An executive for one of the nation's leading evangelical groups says in a video voter guide that Mitt Romney has "acknowledged Mormonism is not a Christian faith," although the GOP presidential candidate has said he follows Jesus Christ and his church insists it is Christian.
Tom Minnery, senior vice president of government and public policy at Focus on the Family Action, said in an interview Friday that the comment was his interpretation of Romney's December "Faith in America" speech that was meant to reassure voters about his religion.
Minnery said that he spoke with the campaign after the video was posted this week and they did not contest his view or ask him to retract the statement.
"We've got a good relationship with them," he said.
Kevin Madden, a Romney spokesman, said in an e-mail that "campaign guides by advocacy groups consist of their viewpoints." Madden referred to Romney's faith speech when asked if the former Massachusetts governor considers himself Christian.
Romney has long been dedicated to The Church of Jesus Christ of Latter-day Saints, serving as a New England area bishop and helping build a Mormon temple outside Boston, among other services.
Minnery made the comments in "Focus Action Candidate Commentary," a series of short videos meant to help voters understand the positions of leading Democratic and Republican presidential candidates on issues important to social conservatives.
The Focus Action Web site, citizenlink.org, averages about 250,000 visits a month, and is the political arm of James Dobson's Focus on the Family based in Colorado Springs, Colo. Dobson draws a radio audience in the millions and candidates compete for his support. But he has only made one endorsement in a presidential race, in 2004, backing George W. Bush.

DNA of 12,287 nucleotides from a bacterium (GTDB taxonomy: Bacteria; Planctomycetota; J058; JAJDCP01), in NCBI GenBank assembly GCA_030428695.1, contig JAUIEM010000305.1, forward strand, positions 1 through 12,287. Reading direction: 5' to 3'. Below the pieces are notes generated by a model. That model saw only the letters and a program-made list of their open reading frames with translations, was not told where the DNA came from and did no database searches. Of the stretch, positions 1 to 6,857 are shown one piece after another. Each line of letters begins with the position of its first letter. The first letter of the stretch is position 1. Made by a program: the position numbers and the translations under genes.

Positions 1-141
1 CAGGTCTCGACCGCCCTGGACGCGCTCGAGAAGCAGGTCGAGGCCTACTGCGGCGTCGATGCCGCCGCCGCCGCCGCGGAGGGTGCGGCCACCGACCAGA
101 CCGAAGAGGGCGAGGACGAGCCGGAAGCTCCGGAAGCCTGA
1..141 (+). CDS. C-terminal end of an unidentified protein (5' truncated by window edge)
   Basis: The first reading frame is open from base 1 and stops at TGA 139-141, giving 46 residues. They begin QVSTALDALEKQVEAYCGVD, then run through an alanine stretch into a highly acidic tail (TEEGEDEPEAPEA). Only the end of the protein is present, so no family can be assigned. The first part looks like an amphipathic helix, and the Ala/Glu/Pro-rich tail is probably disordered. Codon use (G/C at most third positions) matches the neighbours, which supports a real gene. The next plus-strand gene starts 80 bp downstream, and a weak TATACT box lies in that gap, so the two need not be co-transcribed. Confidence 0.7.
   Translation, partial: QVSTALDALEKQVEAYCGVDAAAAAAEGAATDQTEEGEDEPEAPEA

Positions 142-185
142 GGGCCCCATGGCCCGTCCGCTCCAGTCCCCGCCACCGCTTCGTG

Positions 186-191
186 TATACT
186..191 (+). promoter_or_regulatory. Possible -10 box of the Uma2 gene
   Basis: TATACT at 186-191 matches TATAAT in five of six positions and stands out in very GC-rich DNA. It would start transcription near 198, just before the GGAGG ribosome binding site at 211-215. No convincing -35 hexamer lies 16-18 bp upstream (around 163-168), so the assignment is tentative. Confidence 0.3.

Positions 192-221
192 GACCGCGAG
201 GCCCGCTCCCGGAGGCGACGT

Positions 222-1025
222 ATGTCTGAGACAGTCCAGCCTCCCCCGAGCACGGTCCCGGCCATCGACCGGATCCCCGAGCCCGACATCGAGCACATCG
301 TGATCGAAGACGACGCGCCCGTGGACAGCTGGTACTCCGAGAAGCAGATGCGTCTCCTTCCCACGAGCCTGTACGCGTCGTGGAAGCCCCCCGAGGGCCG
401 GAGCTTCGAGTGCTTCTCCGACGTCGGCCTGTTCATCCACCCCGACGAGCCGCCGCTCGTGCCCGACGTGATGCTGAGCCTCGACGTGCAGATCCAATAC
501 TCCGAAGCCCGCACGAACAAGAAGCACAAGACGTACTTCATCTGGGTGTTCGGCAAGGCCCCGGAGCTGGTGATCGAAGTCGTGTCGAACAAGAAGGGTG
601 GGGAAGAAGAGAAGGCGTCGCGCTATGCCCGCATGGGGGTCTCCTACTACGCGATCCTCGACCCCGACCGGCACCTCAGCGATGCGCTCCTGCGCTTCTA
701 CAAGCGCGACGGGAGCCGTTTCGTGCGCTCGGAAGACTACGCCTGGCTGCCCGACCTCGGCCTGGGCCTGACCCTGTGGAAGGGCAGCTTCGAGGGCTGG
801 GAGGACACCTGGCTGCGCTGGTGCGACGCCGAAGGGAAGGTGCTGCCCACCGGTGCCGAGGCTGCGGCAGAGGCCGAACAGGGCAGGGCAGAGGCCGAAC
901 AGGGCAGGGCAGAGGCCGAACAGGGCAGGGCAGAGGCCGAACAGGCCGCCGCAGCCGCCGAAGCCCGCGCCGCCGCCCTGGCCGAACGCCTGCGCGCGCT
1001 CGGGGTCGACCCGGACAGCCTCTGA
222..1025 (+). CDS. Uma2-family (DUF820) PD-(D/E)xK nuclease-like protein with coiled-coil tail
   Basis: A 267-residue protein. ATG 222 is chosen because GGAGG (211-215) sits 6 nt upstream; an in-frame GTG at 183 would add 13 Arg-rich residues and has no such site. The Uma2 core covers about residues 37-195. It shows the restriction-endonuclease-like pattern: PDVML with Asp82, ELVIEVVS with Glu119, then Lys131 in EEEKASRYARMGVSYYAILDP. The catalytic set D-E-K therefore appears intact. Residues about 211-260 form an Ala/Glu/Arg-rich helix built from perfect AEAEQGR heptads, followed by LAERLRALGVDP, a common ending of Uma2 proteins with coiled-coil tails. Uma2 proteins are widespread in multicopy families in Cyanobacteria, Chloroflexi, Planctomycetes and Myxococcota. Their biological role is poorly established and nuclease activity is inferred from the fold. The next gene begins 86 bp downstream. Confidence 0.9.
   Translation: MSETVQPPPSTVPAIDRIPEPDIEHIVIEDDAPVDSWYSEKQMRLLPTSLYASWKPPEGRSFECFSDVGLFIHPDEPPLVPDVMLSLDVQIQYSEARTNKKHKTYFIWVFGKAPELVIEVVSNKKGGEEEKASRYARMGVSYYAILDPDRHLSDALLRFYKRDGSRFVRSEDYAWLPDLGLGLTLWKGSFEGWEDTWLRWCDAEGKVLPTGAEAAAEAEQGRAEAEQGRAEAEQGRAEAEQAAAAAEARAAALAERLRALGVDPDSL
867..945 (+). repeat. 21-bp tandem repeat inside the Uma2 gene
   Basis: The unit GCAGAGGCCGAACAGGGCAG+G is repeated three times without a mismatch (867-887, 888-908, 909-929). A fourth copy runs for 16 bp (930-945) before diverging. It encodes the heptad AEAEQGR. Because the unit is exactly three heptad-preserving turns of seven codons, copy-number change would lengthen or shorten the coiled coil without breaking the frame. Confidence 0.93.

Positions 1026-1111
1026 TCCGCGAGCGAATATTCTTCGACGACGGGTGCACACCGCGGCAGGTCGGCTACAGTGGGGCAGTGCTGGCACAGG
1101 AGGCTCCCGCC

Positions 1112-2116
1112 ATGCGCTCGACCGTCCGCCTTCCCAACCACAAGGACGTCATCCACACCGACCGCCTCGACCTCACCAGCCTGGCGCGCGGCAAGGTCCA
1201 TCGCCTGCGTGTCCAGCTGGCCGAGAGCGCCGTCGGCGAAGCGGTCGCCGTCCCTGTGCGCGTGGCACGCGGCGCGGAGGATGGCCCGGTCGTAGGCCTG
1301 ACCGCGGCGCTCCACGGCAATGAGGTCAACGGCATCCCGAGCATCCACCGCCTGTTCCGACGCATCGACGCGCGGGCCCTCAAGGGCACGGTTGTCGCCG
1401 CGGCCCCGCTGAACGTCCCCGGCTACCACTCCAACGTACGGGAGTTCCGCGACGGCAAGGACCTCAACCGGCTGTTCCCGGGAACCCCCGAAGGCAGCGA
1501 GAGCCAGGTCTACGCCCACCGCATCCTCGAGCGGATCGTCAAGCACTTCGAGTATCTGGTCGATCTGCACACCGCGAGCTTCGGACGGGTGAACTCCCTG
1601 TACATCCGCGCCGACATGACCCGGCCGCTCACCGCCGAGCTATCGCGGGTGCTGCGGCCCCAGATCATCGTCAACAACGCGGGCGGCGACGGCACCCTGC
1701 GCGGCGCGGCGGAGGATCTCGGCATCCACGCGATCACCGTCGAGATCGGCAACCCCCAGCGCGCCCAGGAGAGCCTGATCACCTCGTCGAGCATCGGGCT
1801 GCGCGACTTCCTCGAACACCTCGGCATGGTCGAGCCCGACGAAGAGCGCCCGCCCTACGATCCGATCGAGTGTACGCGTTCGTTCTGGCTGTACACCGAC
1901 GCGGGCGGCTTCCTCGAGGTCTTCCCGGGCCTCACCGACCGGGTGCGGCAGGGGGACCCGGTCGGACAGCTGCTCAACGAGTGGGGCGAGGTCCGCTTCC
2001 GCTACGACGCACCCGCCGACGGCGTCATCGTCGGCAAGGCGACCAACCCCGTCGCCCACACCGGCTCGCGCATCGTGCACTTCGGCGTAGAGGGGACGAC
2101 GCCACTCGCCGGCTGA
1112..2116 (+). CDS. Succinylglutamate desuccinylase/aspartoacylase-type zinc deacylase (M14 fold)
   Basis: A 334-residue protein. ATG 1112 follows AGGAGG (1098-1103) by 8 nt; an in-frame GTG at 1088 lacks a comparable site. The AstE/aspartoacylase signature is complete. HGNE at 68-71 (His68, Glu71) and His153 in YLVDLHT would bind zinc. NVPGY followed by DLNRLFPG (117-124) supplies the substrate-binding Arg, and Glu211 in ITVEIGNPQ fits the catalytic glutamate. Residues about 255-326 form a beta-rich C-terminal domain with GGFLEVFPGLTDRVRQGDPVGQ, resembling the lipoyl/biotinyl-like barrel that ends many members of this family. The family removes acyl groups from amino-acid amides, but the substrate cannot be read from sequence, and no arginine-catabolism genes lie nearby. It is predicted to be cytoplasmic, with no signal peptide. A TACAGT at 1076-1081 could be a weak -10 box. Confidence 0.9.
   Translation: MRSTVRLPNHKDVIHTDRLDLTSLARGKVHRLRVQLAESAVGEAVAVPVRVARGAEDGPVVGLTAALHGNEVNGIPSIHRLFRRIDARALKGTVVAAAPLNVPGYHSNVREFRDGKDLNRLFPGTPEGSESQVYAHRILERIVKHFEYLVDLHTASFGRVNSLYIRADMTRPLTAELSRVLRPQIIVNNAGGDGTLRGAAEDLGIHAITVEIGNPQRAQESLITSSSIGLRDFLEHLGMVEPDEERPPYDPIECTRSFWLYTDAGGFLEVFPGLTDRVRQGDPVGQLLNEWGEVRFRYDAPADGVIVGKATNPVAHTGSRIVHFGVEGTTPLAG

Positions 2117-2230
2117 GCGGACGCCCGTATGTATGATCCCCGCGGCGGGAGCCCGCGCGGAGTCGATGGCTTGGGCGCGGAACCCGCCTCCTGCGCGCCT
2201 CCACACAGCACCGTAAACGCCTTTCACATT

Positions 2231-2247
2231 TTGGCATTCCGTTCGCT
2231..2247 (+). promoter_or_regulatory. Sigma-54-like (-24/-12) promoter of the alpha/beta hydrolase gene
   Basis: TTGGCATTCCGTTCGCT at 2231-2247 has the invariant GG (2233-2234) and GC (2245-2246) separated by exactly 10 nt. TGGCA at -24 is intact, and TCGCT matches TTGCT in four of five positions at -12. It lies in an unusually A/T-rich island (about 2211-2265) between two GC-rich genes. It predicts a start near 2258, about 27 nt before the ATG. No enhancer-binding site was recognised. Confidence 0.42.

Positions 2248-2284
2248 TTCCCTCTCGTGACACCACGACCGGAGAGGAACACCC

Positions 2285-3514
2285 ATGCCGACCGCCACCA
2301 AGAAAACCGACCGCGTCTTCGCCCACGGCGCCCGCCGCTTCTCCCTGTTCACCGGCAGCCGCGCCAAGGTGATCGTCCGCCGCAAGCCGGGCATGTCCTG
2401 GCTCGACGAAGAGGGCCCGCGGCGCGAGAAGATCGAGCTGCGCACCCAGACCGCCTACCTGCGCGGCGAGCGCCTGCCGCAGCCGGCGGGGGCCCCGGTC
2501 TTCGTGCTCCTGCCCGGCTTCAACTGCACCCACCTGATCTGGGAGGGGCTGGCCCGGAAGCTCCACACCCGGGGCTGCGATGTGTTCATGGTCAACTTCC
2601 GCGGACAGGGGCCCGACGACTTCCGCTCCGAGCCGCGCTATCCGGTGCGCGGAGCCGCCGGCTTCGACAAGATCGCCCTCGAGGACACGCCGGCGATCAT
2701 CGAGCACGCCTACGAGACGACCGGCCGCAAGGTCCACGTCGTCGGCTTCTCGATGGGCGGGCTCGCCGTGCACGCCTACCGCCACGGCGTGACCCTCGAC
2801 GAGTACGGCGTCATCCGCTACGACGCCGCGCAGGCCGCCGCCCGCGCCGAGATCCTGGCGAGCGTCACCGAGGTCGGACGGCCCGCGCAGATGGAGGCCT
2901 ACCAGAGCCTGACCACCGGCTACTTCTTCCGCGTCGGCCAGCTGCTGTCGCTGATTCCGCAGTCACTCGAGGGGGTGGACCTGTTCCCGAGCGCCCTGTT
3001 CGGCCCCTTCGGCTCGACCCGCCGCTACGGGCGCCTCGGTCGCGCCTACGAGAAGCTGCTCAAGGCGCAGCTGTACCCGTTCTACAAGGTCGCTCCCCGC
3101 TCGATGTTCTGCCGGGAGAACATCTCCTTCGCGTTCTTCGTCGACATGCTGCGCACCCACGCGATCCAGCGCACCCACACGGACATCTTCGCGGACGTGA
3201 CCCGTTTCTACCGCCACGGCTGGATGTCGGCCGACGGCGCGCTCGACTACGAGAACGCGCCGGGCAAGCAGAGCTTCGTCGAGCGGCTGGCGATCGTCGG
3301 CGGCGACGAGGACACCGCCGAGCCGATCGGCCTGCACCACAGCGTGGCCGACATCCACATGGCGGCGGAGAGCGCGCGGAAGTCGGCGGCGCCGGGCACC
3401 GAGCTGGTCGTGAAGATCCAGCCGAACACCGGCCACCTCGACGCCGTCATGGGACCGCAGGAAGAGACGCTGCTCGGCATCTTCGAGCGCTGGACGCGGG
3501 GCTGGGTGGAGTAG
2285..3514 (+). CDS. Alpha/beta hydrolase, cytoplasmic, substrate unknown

Romney is treated favorably in the videos, compared with fellow Republican contenders John McCain, Rudy Giuliani and Mike Huckabee.
Tony Perkins, president of the Family Research Council in Washington, which is also linked to Dobson's ministry, calls Romney's positions "solidly conservative across the board."
Minnery argues that the media have been unfair to Romney, then says, "Mitt Romney has acknowledged that Mormonism is not a Christian faith and I appreciate his acknowledging that. He said, 'But on the social issues, we are so similar,' and that is true."'
Minnery based his interpretation on the section of Romney's December speech in which the former governor professes "that Jesus Christ is the Son of God and the Savior of mankind," then acknowledges that religions differ on their beliefs about Christ and "each religion has its own unique doctrines."
Mormons feel maligned by claims that they aren't Christian. The scriptures of Latter-day Saints include the Old and New Testament, but also include sacred books that contain the revelations of their 19th century founder Joseph Smith.
The church said in a statement Friday that "all of our dreams and future aspirations are centered in our belief in Jesus Christ."